Who Controls Bibliographic Control?

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Presentation at ELAG 2011 in Prague, 2011-05-26

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Who Controls Bibliographic Control?

  1. 1. Who Controls Bibliographic Control?-Open Data as Strategy in a Cloud Based Environment<br />Anders Söderbäck,Stockholm University Library<br />
  2. 2. We, the participantsof ELAG 2011, holdsthesetruthsto be self-evident, that MARC must die, and thatLinkedOpen Data is the future.<br />2011-05-26<br />/ Anders Söderbäck, Stockholm universitylibrary<br />
  3. 3. cloud = internet<br />2011-05-26<br />/ Anders Söderbäck, Stockholm universitylibrary<br />
  4. 4. A library is a collectionofsources, resources, and services, and the structure in which it is housed; it is organized for use and maintained by a public body, an institution, or a private individual. <br />http://en.wikipedia.org/wiki/Library<br />2011-05-26<br />/ Anders Söderbäck, Stockholm universitylibrary<br />
  5. 5. Without data, librariesarenothing!<br />2011-05-26<br />/ Anders Söderbäck, Stockholm universitylibrary<br />
  6. 6. Costofacquisitions at swedish research libraries, 2002 - 2009<br />Digital content<br />Print content<br />2011-05-26<br />/ Anders Söderbäck, Stockholm universitylibrary<br />
  7. 7. 2011-05-26<br />/ Anders Söderbäck, Stockholm universitylibrary<br />
  8. 8. SFX usage in the Samsökconsortia, 2006-2009<br />1717%<br />2011-05-26<br />/ Anders Söderbäck, Stockholm universitylibrary<br />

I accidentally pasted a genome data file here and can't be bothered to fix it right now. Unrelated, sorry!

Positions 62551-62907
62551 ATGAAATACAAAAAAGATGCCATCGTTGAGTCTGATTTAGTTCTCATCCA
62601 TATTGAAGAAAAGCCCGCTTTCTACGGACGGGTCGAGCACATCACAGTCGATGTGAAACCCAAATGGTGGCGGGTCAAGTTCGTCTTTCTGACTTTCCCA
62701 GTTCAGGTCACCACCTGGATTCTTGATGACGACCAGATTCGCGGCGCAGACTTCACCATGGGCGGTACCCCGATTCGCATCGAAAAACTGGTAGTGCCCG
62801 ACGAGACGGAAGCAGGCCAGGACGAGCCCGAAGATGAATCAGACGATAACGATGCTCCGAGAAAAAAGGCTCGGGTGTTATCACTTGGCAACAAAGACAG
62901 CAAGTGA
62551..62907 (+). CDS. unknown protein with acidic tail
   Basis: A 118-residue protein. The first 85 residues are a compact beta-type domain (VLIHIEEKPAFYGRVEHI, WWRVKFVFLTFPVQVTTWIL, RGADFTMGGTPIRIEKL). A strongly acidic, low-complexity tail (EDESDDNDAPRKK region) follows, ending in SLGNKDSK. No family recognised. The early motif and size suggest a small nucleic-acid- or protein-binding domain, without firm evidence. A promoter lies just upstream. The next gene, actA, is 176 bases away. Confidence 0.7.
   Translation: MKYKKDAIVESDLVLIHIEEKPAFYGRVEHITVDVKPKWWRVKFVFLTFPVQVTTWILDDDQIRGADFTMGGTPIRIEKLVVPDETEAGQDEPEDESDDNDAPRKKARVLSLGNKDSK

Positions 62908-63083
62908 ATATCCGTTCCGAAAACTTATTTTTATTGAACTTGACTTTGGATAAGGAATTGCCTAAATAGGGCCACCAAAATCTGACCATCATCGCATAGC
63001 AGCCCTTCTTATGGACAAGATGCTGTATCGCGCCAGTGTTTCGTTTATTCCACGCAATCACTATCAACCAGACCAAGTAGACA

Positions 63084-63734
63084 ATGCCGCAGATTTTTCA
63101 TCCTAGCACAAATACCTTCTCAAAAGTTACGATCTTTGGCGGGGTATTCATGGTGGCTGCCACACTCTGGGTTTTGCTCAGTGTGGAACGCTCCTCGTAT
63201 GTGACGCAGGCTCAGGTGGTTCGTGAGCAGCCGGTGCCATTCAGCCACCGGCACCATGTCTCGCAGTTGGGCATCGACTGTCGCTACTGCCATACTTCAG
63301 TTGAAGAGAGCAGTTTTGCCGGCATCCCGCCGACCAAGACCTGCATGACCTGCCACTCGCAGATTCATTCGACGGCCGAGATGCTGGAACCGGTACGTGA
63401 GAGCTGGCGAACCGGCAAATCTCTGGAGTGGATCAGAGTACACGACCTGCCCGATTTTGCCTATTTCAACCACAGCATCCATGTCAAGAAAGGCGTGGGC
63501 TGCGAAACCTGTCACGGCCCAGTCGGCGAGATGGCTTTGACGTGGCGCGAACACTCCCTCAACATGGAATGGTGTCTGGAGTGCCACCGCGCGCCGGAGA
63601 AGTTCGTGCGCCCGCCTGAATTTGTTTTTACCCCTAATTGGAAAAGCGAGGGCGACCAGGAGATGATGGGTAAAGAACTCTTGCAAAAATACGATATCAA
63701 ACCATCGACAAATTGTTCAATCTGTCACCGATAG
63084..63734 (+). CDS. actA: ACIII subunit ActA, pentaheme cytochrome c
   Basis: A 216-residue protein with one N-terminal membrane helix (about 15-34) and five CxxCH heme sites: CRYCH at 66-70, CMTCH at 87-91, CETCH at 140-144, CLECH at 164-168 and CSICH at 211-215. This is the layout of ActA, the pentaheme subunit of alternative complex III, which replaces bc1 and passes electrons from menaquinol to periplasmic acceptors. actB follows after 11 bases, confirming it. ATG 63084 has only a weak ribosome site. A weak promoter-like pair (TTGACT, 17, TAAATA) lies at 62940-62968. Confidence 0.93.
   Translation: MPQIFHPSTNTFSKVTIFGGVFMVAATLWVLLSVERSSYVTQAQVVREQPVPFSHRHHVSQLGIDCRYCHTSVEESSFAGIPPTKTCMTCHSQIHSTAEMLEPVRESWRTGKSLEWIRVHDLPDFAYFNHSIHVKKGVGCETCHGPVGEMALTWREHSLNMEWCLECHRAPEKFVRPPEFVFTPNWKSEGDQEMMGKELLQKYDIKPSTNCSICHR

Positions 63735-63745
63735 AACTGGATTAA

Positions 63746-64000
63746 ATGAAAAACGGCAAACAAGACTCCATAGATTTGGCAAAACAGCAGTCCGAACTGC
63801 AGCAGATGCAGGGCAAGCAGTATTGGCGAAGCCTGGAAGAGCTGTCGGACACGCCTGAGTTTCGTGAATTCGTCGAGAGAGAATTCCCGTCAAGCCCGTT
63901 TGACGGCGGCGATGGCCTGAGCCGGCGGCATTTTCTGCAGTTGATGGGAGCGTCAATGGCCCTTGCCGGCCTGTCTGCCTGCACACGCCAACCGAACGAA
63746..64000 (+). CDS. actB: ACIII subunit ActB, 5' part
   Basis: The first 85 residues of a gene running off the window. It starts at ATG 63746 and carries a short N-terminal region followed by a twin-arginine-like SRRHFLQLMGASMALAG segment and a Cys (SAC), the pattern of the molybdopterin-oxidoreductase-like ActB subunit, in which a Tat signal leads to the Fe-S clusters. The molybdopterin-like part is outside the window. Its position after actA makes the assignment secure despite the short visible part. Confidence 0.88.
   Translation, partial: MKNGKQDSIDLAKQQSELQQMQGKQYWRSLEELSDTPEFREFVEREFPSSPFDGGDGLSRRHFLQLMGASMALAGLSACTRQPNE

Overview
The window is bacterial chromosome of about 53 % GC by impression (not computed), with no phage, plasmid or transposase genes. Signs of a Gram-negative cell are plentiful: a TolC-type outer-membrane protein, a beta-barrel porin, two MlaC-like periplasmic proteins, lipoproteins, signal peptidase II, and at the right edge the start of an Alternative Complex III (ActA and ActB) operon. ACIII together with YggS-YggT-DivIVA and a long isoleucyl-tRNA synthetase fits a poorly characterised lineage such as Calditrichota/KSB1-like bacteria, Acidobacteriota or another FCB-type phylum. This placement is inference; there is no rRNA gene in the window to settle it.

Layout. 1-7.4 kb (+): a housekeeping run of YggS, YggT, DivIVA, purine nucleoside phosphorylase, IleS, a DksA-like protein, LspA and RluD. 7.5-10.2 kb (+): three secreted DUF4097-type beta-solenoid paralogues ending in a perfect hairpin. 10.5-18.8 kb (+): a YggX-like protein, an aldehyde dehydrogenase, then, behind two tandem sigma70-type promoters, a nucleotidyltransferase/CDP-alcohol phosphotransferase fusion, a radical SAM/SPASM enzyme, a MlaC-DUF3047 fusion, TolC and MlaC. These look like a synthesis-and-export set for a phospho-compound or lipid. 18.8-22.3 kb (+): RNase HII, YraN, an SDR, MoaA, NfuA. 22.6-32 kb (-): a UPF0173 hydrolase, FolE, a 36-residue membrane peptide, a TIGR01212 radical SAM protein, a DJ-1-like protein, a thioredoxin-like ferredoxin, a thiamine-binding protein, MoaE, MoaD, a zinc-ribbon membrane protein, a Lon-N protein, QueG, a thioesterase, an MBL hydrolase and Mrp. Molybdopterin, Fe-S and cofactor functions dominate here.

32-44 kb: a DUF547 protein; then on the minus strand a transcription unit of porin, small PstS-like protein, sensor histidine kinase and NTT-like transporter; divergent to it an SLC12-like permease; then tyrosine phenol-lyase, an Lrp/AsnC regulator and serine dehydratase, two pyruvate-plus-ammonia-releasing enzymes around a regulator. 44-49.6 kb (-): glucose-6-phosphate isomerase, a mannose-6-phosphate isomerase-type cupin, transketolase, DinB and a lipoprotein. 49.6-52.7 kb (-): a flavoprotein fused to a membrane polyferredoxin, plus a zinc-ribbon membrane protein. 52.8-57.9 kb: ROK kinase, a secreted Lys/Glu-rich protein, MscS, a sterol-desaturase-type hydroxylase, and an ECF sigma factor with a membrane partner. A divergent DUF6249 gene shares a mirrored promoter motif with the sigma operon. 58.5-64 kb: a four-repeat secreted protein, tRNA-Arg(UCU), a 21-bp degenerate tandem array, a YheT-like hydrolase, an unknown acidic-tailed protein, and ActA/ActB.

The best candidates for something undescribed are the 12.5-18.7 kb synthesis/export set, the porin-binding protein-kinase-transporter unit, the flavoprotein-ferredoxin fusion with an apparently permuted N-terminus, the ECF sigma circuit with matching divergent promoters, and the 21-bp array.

9. 9. 1968: Henriette Avraminvents MARC<br />MARC madepossibleseveralinitiatives for cooperationaroundlibrary data<br />1982: A report from IFLA statesthat copyright can not be usedtocontrol a global flowofbibliographicrecords<br />2011-05-26<br />/ Anders Söderbäck, Stockholm universitylibrary<br />
  10. 10. ”...ifeachof the interoperating partners adopts the same set ofagreements for interoperability solutions, eachofthemcanreap the benefitsof a single solution that is developedonce and fits the needof all.”From the EuropeanInteroperabilityFramework v. 1 (2004)<br />2011-05-26<br />/ Anders Söderbäck, Stockholm universitylibrary<br />
  11. 11. Internet<br />Libraries<br />2011-05-26<br />/ Anders Söderbäck, Stockholm universitylibrary<br />
  12. 12. Do youremember web 2.0?<br />2011-05-26<br />/ Anders Söderbäck, Stockholm universitylibrary<br />
  13. 13. Web 2.0 is aboutcontrolling data<br />[Web 2.0] is really about data and who owns and controls, or gives the best access to, a class of data. ... A lot of people still think, "Oh, it's about social networking. It's about blogging. It's about wikis." I think it's about the data that's created by those mechanisms, and the businesses that that data will make possible.<br />- Tim O’Reilly, ”Web 2.0 Is About Controlling Data”,http://bit.ly/bOGCJy<br />2011-05-26<br />/ Anders Söderbäck, Stockholm universitylibrary<br />
  14. 14. Web 2.0 is aboutcontrolling data<br />The Internet business ecosystem can thus be seen as a competition to establish monopolies over various classes of data. ... [Y]ou have to make sure that public data remains public!<br />-Tim O’Reilly, ”Government as Platform”,http://bit.ly/a7gxrM<br />2011-05-26<br />/ Anders Söderbäck, Stockholm universitylibrary<br />
  15. 15. Convergencebetween system and content<br />SaaS, DaaS, PaaS, IaaS, web-scale, etc.<br />Subscription based services in“the cloud”<br />Publishers market services that look like systems (eg. Elsevier SciVerse)<br />System vendors market services that look a lot like what the publishers used to sell us (eg. Summon, Primo Central)<br />Systems depend on aggregations of data<br />License issues are more difficult than technical issues<br />2011-05-26<br />/ Anders Söderbäck, Stockholm universitylibrary<br />